Encore

It was around this time last year that Land Motorsport took delivery of its first Audi R8 LMS GT3. After seasons in the Porsche Carrera Cup sponsor Montaplast wanted to make the step up to GT3 racing. Wolfgang Land was happy to oblige. A year later the team has established itself at the top of the ADAC GT Masters, taking three titles in its debut season. Back at the Nürburgring for the final days of the season a third race win and the Speed Trophäe title are about to conclude the most successful season ever for the crew from the small town of Niederdreisbach.

In the dying daylight of Friday practice for the 41. DMV Münsterlandpokal, Land driver Christopher Mies took charge of testing duties, trying out slick tyres in the cold October weather. No one was happy with their tyres then and no one is happy today when qualifying gets under way. The temperature just isn’t there for the rubber to perform to their maximum in these cold and wet conditions.

VLN newcomers BMW Team RBM struggle least of all. Jörg Müller takes the start from pole position and without the wall of water in front of him the BMW M6 GT3 is gone by over ten seconds at the end of the first lap.

“It was typical Nürburgring weather,” Müller says about the opening laps. “It started to rain again at the start and we had some aquaplaning on the circuit. It was quite tough. I was lucky that I was leading so then you at least don’t have the spray of the other cars and it worked well for the first three, four laps.”

Müller’s lead is gone second time by. Lance David Arnold in the Haribo Racing Mercedes-AMG GT3 was passed by Frank Stippler in the Phoenix Racing Audi R8 LMS GT3 and Mies in the Land Audi at the start, but is determined to retake second place. The thrilling three-way battle in the opening minutes ends when Mies goes past Stippler at the start of the second lap. Arnold, too, is eager to make the pass. Arriving at the Hatzenbach esses he forces his AMG next to the Phoenix Audi and goes through. Following in the spray of Mies’s car, the former AMG works driver soon passes the Land Audi as well and finds himself back in second place before the end of the lap.

The way is now clear for the Duisburger to start reeling in Müller at an unrelenting pace, closing the gap on the second lap and when turning onto the Nordschleife for the third time today, he takes the lead.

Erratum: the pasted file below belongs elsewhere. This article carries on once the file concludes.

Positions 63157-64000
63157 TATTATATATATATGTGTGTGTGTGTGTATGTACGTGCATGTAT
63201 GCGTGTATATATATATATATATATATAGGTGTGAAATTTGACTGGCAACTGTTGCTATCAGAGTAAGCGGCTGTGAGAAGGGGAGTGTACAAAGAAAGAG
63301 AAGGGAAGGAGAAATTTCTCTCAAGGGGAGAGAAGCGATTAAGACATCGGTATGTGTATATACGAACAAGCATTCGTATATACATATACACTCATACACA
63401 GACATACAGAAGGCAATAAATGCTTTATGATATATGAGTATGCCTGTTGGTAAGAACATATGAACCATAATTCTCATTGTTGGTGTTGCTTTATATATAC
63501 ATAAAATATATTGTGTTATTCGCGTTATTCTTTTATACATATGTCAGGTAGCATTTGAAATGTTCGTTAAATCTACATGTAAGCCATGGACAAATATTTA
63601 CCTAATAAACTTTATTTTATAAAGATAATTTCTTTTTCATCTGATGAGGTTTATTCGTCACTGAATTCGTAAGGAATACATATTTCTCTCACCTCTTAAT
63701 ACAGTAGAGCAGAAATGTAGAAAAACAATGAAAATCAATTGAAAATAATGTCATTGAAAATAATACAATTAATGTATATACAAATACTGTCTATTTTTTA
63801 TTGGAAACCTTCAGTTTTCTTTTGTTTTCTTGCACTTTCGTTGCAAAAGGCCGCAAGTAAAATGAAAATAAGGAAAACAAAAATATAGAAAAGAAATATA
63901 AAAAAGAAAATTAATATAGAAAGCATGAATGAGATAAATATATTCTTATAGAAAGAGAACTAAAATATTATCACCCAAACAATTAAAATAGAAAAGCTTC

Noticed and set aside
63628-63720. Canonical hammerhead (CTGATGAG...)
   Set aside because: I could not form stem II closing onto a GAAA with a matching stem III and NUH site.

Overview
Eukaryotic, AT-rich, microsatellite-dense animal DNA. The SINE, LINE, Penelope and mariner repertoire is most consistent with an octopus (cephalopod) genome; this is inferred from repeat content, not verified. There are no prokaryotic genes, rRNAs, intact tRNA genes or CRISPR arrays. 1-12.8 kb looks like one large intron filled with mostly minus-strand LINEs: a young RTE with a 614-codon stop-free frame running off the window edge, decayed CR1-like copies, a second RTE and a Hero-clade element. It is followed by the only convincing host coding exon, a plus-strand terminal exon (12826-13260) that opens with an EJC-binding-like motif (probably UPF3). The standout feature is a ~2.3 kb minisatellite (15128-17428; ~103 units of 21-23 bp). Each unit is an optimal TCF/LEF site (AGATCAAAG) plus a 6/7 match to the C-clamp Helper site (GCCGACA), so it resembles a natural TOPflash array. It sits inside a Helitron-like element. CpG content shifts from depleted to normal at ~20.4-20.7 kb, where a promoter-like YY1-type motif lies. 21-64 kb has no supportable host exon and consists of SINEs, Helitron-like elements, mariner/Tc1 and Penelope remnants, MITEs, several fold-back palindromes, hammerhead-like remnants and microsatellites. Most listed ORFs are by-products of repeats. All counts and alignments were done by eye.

After having dropped to second, Müller keeps up with Arnold’s high pace, setting the fastest lap of the race up to that point when the heaviest of the rain has stopped. Despite his speed, Müller is playing it safe, knowing that whatever he does, he can’t crash the loaned M6.

“It started to dry out a little bit,” BMW’s works driver says. “The most important thing for us was to not damage the car. We raced BMW’s test car and it has to go to testing tomorrow. I drove to what the car gave me and I drove safe.

“The pace was high, yes, but it was still safe. I know the circuit. I did my first Nürburgring 24-hour race here in 1989, so I did a few races here already. I know the circuit like the back of my hand.”

Mies, racing on Michelin rain tyres, needs a couple of laps to get up to speed but once the rain has stopped he too goes past Müller after a short but fierce fight on the Grand Prix course.

“The tyres weren’t working properly and the pressure was probably also a bit too low,” Mies describes the struggle in the beginning of the race. “We lost a bit of time against the [Haribo] Merc, but as soon as it started to dry and the [tyre] pressure came up, I could attack and catch up to him.”

First to take the gamble to go on slicks is RBM. It’s a daring move to try and not do an extra pit stop solely for a tyre change. Despite the sun now cracking through the clouds, it’s still too wet. Müller is slipping and sliding on the damp tarmac, looking for every dry patch of road.

“I was discussing with the team to go on slicks,” Müller says. “It was a tough decision because the Grand Prix circuit was completely wet and if you can’t trust the tyre, if you cannot make the tyre work, it’s very difficult to drive.

“We decided to go on slicks and the first two laps were very hard. The car was really snappy and nervous as it was still too wet for slicks. I was slower than when I was on the rain tyres and that cost me something like a minute during those two laps. But I kept the car on the track, that’s the most important thing.

“Then when a dry line appeared I was the fastest car on the circuit again.”